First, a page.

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When Regal Cast was established, the company installed an Argon Oxygen Decarburization (AOD) vessel.

PRL, but an early decision paved the way for a strong casting operation. When Regal Cast was established,

the company installed an Argon Oxygen Decarburization (AOD) ves- sel. Te AOD refines metal, and PRL believes that Regal Cast is the smallest metalcaster in the world that has one of these vessels. Tat nugget aside, the AOD gives Regal Cast distinct advantages. Te AOD cleans and optimizes the metal, allowing larger castings to be poured. Regal Cast can melt up to 18,200 lbs. with the vessel at its largest capacity. “The largest capacity vessel we

have now is a 7-metric ton vessel. That has grown over the years. We have several 5-ton vessels also,” said Greg Raudenbush, director of tech- nical operations, Regal Cast. “The advantage of the AOD is being able to refine your material and be able to re-use your returns, clean those up, utilize those again, and to build

20 | MODERN CASTING April 2017

your bath to the size that you need in order to pour larger castings.” Recently, Regal Cast added a new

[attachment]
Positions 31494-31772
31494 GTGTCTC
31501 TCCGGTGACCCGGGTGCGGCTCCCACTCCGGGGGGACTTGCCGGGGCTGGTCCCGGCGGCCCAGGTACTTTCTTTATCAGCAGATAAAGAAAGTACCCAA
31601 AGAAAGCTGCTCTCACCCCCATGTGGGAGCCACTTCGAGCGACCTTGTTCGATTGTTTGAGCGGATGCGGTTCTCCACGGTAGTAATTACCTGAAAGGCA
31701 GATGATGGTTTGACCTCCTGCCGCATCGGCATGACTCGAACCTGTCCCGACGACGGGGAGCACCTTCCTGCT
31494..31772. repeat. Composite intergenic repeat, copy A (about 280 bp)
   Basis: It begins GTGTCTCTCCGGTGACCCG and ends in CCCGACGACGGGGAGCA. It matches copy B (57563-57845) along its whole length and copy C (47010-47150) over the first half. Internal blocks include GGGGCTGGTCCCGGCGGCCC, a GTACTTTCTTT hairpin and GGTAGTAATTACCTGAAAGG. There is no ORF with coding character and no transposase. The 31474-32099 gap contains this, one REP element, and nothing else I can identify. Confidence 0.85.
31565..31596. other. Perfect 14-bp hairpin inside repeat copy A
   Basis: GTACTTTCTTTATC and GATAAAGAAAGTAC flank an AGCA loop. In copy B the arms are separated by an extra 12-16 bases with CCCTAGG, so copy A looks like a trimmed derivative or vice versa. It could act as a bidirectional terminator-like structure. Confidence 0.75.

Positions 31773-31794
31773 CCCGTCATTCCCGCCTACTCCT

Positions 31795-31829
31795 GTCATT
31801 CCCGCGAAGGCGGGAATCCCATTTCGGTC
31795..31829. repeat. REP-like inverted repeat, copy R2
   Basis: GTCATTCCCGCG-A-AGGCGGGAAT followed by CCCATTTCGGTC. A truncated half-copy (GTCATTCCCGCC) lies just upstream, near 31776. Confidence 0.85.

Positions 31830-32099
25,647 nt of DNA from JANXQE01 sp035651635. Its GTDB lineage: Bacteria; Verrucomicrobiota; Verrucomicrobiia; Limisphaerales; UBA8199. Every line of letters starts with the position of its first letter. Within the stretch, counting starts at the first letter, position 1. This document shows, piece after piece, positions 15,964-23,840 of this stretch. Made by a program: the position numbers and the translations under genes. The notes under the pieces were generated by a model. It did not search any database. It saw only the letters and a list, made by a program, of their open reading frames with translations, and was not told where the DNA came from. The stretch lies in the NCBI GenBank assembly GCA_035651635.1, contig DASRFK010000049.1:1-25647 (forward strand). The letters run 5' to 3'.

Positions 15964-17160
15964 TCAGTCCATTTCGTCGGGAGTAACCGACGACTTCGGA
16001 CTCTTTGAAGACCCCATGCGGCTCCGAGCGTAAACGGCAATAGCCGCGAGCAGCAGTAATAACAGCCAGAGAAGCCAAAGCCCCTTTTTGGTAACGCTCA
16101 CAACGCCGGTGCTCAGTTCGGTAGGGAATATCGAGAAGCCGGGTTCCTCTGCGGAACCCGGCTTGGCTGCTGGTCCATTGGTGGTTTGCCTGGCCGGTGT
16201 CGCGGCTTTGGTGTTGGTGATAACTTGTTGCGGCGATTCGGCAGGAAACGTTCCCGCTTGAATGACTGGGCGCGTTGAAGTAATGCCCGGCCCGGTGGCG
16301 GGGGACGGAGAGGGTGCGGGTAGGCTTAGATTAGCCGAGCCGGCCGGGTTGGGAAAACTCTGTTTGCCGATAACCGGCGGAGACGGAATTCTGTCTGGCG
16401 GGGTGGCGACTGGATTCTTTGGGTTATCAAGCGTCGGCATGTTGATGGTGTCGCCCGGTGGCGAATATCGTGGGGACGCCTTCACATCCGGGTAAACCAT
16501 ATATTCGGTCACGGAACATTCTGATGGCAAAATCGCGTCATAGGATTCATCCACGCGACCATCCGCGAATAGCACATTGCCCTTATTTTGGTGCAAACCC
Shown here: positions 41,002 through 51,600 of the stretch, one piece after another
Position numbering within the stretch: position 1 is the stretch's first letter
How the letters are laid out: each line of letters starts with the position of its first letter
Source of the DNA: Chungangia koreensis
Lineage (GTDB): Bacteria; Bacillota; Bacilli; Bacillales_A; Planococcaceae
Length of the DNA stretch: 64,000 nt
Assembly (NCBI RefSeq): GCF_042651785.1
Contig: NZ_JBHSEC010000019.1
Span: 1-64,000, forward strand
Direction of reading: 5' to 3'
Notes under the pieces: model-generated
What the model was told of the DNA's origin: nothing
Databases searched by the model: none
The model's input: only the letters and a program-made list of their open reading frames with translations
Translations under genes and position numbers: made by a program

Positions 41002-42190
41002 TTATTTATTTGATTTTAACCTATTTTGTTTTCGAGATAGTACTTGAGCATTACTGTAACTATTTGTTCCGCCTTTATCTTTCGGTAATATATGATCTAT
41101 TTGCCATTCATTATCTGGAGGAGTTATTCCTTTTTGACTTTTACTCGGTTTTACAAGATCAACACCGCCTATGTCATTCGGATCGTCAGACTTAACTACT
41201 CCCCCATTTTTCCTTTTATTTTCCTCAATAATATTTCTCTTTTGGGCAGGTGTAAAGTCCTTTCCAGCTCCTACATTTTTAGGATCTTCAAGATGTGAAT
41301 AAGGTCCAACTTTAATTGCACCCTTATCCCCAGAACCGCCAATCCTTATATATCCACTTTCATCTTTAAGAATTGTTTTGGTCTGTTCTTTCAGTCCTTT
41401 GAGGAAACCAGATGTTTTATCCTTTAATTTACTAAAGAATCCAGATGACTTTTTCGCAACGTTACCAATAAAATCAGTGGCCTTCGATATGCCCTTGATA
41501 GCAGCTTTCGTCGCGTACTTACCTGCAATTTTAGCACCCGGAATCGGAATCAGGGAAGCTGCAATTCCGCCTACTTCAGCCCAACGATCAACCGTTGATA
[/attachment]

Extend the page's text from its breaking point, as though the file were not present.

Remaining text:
PLC server to the AOD system. What that does is help the operator of the AOD better understand how to control gases and make metal addi- tions based on chemistries after the lab analysis, and assists with controlling slag chemistries. Regal Cast’s slags are calcium oxide, aluminum oxide and magnesium oxide, which is intentional to build a slag layer over the top of the molten metal. “It just helps the operator control those things better,” Raudenbush said of the PLC.

Independent But Together Regal Cast is just one part of

what PRL does. But just because it pours metal does not mean it stays away from the rest of the business. Interactions are frequent. “We have good people. Without

them we would not be where we are today,” Raudenbush said. “Te way I look at things is I like to break a com- plex process down into simple steps, and doing those very well. Everything else takes care of itself.” Raudenbush makes it sound easy,

and maybe it is for PRL. Tat ease, however, would not be possible if not for communication. Workers from each facility meet

every week, and meetings about spe- cific customers are common. Te com- munication lines are never closed, and they run from one facility to the next. “It is complicated,” said Chris-

topher Hess, the plant manager for the LTC machine shop in Cornwall, which is steps from the corporate office. “We keep the communication lines open and bring things up as soon as we see an issue, and just to make sure everybody’s on the same page we circulate reports. Every facility does a weekly report that gets circulated

Courtesy of PRL Inc.

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